Marks & Spencer’s famous Marble Arch branch has passed the baton as flagship store to the retailer’s online shop, chief executive Marc Bolland said.
The retailer is preparing to switch its online platform from Amazon in 2014 and has just opened an ecommerce distribution centre in Castle Donington, both enabling growing online operations to be stepped up a gear.
Bolland said: “Probably for the first time, Marble Arch is no longer our flagship store. The flagship store is dotcom.”
The ability to offer the whole range online to customers in M&S store as multichannel services such as Shop Your Way increase in importance, and as staff make use of devices such as iPads, is changing the landscape.
“In a small store in Bristol you can have Marble Arch in your hand,” he said. Store staff understand the opportunity and are behind the push into multichannel, he maintained.
Multichannel sales rose 16.6% last year to account for 13% of M&S’s general merchandise sales and there are now 3.6 million weekly visitors to its website. However, the bricks-and-mortar store is likely to retain a vital role with 44% of Shop Your Way orders collected in-store.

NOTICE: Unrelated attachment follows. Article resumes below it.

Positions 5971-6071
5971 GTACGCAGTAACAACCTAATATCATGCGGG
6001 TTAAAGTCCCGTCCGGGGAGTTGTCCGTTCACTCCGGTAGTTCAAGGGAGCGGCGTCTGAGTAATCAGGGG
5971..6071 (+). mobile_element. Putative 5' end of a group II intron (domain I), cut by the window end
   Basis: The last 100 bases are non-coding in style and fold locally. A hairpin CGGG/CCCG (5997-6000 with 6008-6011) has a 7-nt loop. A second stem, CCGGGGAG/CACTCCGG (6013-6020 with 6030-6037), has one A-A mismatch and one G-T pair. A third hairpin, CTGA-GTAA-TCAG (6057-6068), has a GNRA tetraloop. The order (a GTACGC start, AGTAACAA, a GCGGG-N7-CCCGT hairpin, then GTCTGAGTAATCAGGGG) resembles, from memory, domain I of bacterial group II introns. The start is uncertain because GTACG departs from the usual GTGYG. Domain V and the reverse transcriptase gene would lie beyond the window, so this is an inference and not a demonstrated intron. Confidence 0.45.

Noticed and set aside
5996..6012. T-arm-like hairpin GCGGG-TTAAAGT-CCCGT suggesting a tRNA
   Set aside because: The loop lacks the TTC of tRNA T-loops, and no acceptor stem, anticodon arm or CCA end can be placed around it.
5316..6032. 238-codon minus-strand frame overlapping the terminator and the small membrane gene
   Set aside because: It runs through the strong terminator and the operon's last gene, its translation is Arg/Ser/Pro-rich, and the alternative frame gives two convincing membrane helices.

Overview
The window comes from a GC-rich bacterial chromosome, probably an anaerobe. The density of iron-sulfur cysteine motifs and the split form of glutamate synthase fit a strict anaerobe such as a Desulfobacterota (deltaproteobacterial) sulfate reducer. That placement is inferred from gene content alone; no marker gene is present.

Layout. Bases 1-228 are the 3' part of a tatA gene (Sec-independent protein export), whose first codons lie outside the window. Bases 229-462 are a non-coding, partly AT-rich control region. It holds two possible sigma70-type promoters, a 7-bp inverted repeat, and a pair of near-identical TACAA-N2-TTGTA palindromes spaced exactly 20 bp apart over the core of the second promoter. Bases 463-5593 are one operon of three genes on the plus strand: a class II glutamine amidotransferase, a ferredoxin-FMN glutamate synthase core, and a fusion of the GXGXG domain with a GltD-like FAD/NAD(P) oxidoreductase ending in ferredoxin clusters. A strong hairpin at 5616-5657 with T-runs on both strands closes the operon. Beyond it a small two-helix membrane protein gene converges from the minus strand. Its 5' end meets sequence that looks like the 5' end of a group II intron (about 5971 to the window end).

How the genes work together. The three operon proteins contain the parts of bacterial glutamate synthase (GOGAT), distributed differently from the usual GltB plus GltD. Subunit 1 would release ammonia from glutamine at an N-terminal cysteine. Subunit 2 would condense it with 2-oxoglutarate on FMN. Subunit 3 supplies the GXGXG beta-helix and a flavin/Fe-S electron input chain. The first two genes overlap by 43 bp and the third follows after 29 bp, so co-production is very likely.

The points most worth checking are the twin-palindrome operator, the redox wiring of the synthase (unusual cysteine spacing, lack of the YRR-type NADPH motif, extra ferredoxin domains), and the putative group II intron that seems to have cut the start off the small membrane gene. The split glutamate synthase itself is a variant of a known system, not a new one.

However, Bolland was emphatic that M&S would not start selling its highly-regarded food online. The basket size would be too small he said but, even if the economics stacked up, it would still not appeal. “People like to come into our stores to see what’s changed and to be surprised [by new food lines],” he said.
M&S’s new multichannel platform will go live in spring next year and “showcase the best of M&S via a fashion-forward online environment and offering a crisp, easy-to-use environment.”
However, there will be a one-off £30m dual running cost as the transition to the new platform is made and Castle Donington comes on stream.